@Ashley Davis For a first time investment, I'd say it's very risky to buy something sight unseen. I can understand making an offer sight unseen and then following up with inspections while you're in escrow. But it's generally not a good idea to do this for future deals.

However, back in 2011-2013, my partner and I started buying condos sight unseen at trustee sales near the end of our buying phase. After about a dozen condos, our experience was that our average cost to rehab this type of condo was about $5k with a max of $15k. We bought several condos without looking first. We figured that chances were very low of encountering a burned down condo or one with extreme structural issues. I wouldn't do the same thing with a single family house because it could be burned down, have foundation issues, or other financially unfeasible repair issues. I wouldn't definitely put eyes on a SFR before buying one.

As for what to do now? Is it occupied? If so, you have to deal with the currrent occupant. If not, go in, change the locks if you have to, and get some rehab bids.

@Kyle Bruns Hi!! Thank you for the input. Love hearing what everyone has to say. Taking a move in/move out inspection form is a great idea!!

What I want to do with it, really depends on the condition and how long all of this takes. The ideal would be to hold for 2 years or so. 

Yeah, I am not looking forward to knocking on the door BUT I would love to keep them, assuming they have a valid lease. A renovated 1 bed like this one just rented for $1600 a month. Maint. fees and taxes are less than $500. 

QUESTION TO ALL, who is to say that they cant forge a lease? 

Hi @Andy Mirza . Thank you!! Yes, of course pretty risky however if you are saying it will cost $15k max to reno a condo.. there is no way I can lose. I bought it for $80k below the most recent comp in the building AND the area is blowing up. I will say I got it for about $100k under what I can sell it for in good condition (not lux or anything.) It seems like a no-brainer to me... what am I missing?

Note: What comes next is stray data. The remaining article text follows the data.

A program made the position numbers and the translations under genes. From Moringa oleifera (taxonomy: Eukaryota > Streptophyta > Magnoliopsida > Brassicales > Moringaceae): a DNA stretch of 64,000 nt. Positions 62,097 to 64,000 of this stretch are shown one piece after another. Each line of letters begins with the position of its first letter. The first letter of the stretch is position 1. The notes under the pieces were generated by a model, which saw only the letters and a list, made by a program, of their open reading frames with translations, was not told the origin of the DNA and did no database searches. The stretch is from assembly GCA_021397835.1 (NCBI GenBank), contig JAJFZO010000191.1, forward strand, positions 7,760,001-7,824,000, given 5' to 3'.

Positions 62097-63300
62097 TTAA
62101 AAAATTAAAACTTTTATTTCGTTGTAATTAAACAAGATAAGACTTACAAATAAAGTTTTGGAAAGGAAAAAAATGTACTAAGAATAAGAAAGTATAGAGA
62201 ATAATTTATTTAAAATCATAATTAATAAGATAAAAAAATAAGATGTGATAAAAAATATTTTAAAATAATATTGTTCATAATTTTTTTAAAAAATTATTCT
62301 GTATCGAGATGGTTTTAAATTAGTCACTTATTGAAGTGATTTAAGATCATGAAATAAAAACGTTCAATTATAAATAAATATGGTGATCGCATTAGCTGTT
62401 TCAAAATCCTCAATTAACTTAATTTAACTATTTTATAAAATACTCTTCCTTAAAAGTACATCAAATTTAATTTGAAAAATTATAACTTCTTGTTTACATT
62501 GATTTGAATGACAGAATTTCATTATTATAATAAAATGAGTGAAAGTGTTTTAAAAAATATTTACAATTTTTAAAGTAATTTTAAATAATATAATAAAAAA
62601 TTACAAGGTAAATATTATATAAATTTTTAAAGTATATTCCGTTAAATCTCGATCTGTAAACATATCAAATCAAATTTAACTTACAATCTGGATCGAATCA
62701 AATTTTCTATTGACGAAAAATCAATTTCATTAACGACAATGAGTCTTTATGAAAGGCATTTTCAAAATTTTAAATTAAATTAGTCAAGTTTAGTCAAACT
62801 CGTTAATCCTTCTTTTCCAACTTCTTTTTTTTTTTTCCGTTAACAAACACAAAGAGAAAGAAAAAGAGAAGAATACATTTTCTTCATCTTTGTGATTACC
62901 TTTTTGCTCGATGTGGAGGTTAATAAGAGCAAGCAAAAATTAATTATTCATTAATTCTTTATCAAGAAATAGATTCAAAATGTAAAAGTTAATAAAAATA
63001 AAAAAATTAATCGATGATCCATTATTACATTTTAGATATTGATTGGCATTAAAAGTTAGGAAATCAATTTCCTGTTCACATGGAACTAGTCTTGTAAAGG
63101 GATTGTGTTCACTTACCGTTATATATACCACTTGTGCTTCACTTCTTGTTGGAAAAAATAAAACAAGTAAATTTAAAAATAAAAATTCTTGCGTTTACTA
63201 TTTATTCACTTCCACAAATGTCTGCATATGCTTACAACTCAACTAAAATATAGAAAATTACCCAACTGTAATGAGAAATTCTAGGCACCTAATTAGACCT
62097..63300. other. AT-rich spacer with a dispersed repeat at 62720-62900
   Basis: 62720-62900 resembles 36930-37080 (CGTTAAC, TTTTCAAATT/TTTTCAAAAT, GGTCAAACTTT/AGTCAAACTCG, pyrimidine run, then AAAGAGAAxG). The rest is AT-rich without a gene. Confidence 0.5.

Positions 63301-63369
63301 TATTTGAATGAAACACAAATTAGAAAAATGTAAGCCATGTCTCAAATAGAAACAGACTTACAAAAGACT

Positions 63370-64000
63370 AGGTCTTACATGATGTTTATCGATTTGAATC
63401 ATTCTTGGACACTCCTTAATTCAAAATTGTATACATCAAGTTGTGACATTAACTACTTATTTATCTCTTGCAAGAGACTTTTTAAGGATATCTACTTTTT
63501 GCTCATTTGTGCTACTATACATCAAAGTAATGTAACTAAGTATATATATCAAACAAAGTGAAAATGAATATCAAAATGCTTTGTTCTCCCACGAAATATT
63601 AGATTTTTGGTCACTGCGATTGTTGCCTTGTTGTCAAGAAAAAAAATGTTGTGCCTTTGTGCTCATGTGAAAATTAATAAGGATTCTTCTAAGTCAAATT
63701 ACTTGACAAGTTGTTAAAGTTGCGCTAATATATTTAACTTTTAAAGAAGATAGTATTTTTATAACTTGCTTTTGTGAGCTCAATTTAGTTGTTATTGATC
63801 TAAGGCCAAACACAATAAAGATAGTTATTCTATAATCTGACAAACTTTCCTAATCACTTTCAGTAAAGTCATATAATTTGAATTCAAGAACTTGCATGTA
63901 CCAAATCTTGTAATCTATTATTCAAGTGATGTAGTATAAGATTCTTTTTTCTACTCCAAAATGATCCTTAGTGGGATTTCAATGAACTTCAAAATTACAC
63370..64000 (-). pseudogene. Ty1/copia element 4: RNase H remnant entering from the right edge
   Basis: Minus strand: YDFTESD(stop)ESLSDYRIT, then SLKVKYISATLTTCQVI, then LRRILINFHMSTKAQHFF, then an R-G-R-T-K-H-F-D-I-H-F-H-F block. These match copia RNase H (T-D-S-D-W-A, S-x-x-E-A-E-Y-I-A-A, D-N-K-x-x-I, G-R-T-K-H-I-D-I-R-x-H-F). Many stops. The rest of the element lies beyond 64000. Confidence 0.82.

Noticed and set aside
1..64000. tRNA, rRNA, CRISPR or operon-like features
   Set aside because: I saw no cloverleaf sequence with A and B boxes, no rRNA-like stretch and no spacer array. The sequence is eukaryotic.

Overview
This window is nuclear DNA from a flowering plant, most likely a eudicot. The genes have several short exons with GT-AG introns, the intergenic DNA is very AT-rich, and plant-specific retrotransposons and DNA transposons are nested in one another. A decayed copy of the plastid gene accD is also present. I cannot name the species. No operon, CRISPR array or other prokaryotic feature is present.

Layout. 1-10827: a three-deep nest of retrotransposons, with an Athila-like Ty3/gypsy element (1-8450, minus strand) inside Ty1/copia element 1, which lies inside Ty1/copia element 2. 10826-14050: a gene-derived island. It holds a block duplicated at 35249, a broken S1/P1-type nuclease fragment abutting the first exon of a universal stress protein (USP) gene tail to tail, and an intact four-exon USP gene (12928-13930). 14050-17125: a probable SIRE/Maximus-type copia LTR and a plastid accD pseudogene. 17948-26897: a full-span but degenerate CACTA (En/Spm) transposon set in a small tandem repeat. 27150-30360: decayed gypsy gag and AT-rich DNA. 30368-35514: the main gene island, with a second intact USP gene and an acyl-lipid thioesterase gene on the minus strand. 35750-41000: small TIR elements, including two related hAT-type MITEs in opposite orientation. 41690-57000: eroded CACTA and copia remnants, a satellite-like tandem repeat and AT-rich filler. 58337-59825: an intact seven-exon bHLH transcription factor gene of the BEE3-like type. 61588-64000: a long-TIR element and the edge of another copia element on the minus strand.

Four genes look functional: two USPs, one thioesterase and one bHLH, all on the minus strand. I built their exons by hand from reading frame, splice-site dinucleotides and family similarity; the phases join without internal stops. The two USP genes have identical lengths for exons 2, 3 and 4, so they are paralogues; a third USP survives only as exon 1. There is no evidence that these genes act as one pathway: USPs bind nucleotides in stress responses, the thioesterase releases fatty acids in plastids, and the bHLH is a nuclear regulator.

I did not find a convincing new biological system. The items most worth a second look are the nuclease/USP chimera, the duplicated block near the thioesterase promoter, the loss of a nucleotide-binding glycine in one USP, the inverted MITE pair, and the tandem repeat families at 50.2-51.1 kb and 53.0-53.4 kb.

Yes it's tenant occupied. So if they provide me with a valid lease, I have to keep them. I don't mind that... checks right away would be great! If they don't have a lease and don't want to leave I have to file an eviction which will, of course, take time and $$$. Hoping I don't need to go that route. Cash for keys is also an option.

QUESTION TO ALL, how much should I offer with cash for keys? 

Hey congrats on diving in! I second @Kyle Bruns with taking a person with you to knock for the first time and bringing a camera and move in/out inspection form. You'll want to document everything from day 1. Perhaps also posting notice (+ mailing notice) that you are the new owner, your contact info and that you plan on stopping by on a specific day/time so that you can ..."meet and get on the same page going forward." That may help soften the blow/shock to them - at least they won't have to take that in front of a stranger - and could process this on their own for a day or so. Hopefully they're on a short lease, or a M2M and you can give them a reasonable time to move out and you can begin reno.  Best of luck to you!

@Christen G. SMART! Yes, I might just do that. Leave a letter for them explaining the situation that I am the new owner rather than just dropping by unannounced. I like that.  Thank you!

@Ashley Davis The asset management side of our house will typically offer up to 1% of the property value as cash for keys. If the value is $200k, max CFK will be $2000.

(The condos we were rehabbing were for buy and hold and we picked these up for $15k-$50k. My rehab numbers are probably very low for what you might need.)